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If you want to turn your desktop into a gaming machine and a TV and don't want to go broke in the process, the ATI All-In-Wonder 9600 XT, the latest in ATI's line of TV-tuner/3D graphics cards, belongs on your list. With strong graphics capability, the All-In-Wonder 9600 XT also features an electronics store's worth of A/V connections, including TiVo-like DVR capabilities and ATI's robust Multimedia Center software suite. And if you know your way around an overclocking utility, you tweakers can turn this good deal into a great one. Continuing to outstrip the multipurpose graphics card competition, ATI's All-In-Wonder 9600 XT is a worthy addition to the All-In-Wonder line, at a relatively reasonable $299 price. As a multimedia device, the 9600 XT turns your PC into a full-fledged digital-video-recording, FM-radio-playing, desktop entertainment center, and as a 128MB 3D card, this middle-of-the-road solution delivers adequate performance for casual gamers. We'll let you in on a dirty little secret, too: if you're curious about the world of overclocking, this is a great card to start with. The core graphics chip is essentially the same as that of the higher-end card, the major difference being the clock speeds and the 9800 Pro's eight-pixel pipeline architecture, compared to the 9600 XT's four-pipe design. You won't be able to totally match the 9800 Pro's performance, but with a third-party overclocking utility, such as PowerStrip, you can likely bump the 9600 XT's 500MHz core clock speed closer to that of the 9800 Pro model.
We found the installation of both the hardware and the software simple. The All-In-Wonder 9600 XT has more-modest power requirements than higher-end cards, so you won't need to connect the card directly to your PC power supply. A special adapter is included with the package that plugs into a proprietary port on the back of the card, providing connections for two VGA ports, coaxial SPDIF audio, S-Video, composite video, and a sound jack to plug into your audio card, which you'll need for the FM-radio function. Sadly, the package comes with neither a DVI dongle for LCDs nor an HDTV adapter, although both are available from ATI's online store for $5 and $29, respectively.
A separate port on the back of the card handles video input via a four-jack A/V adapter, which can receive S-Video, composite-video, and RCA audio and video connections. We were impressed with the latest version of ATI's Multimedia Center 8.8, which incorporates a software DVD player, a complete media library for easy access to your system's pictures, music, and movies, and most importantly, Guide+, the TiVo-like channel browser that enables the All-In-Wonder 9600 XT's DVR capabilities, such as time shifting and automatic recording. Unfortunately, those of you with cables boxes remain out of luck, as the cable-TV industry keeps a tight lock on the boxes' signal encryption, rendering the channel guide, and thus the DVR functionality, useless unless you receive your TV signal from another source, such as an antenna or a dish. At least you'll still be able to use the All-In-Wonder 9600 XT to listen to the FM radio; its software even allows you to replay and record broadcasts to MP3. Another cool feature from the Multimedia Center software is the EasyShare function, which lets you use any All-In-Wonder-equipped PC to serve live video to another Radeon-equipped PC on your home network, handy if you want to watch TV on a PC in a different room than the host system's.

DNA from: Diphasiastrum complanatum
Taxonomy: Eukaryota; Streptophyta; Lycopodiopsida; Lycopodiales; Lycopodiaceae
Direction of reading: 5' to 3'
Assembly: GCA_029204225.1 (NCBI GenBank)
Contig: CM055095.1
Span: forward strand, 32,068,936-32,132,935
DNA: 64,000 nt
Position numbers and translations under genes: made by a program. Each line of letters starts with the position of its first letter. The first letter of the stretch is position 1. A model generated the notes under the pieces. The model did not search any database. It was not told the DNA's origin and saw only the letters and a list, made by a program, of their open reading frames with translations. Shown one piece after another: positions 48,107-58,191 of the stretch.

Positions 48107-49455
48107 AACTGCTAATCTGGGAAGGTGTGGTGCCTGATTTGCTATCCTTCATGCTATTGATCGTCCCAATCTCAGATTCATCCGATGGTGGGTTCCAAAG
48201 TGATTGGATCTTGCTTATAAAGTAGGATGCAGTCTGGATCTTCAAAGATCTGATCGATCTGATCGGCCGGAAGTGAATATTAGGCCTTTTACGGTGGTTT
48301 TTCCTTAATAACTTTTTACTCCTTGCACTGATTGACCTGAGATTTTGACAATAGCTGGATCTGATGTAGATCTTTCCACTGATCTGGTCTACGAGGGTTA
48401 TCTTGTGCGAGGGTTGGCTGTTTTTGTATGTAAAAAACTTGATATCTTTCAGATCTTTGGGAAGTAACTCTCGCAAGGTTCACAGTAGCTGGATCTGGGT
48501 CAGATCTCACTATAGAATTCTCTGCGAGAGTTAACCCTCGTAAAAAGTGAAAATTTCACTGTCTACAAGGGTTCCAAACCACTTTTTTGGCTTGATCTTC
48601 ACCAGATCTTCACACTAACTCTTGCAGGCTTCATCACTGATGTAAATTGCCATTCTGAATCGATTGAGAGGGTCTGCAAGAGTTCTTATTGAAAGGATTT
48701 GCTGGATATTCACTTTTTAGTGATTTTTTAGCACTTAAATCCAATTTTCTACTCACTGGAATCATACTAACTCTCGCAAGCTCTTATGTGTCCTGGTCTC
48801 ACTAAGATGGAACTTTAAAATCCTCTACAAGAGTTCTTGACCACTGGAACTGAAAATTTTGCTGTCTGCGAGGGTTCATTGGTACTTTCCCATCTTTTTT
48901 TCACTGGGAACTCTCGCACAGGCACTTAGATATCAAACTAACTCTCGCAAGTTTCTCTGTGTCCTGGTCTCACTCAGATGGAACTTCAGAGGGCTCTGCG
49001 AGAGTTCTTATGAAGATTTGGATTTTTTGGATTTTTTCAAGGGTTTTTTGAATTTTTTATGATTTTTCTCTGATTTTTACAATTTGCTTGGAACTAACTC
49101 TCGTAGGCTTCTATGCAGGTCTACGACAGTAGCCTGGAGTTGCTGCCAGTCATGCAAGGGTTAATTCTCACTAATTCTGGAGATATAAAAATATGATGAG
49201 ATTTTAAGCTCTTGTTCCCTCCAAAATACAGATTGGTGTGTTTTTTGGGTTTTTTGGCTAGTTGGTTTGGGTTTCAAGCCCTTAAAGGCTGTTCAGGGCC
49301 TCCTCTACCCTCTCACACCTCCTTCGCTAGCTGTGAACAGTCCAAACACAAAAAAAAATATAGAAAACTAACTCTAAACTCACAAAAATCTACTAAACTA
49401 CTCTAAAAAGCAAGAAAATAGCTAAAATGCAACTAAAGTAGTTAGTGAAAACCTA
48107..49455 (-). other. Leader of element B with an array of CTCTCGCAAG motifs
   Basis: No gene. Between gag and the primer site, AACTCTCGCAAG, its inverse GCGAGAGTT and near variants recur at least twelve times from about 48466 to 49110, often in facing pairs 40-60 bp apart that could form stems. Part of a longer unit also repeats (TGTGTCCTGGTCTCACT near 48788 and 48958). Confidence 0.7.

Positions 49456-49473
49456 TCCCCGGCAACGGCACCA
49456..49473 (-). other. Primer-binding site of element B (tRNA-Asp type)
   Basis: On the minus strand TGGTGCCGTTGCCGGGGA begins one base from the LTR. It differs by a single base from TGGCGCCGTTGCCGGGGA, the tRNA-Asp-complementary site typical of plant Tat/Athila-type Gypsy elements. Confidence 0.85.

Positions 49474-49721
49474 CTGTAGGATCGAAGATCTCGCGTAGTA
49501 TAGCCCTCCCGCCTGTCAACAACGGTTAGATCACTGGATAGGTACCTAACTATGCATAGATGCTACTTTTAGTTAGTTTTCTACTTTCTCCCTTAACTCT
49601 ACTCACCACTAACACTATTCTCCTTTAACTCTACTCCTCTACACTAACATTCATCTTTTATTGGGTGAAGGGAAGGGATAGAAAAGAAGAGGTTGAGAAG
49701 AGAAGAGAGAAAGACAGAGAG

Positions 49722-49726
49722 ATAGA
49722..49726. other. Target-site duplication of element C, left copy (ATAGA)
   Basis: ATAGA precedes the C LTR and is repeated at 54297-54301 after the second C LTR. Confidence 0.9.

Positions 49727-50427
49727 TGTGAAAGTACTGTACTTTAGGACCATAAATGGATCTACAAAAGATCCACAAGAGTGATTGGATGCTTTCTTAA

Two additional bundled software apps help facilitate home movie editing: for involved work and Muvee AutoProducer 3.0 for quick home-video assembly. MatchWare Mediator 7.0 also comes with the 9600 XT and creates multimedia presentations, such as slide shows, photo albums, and rudimentary AVIs or MPEGs.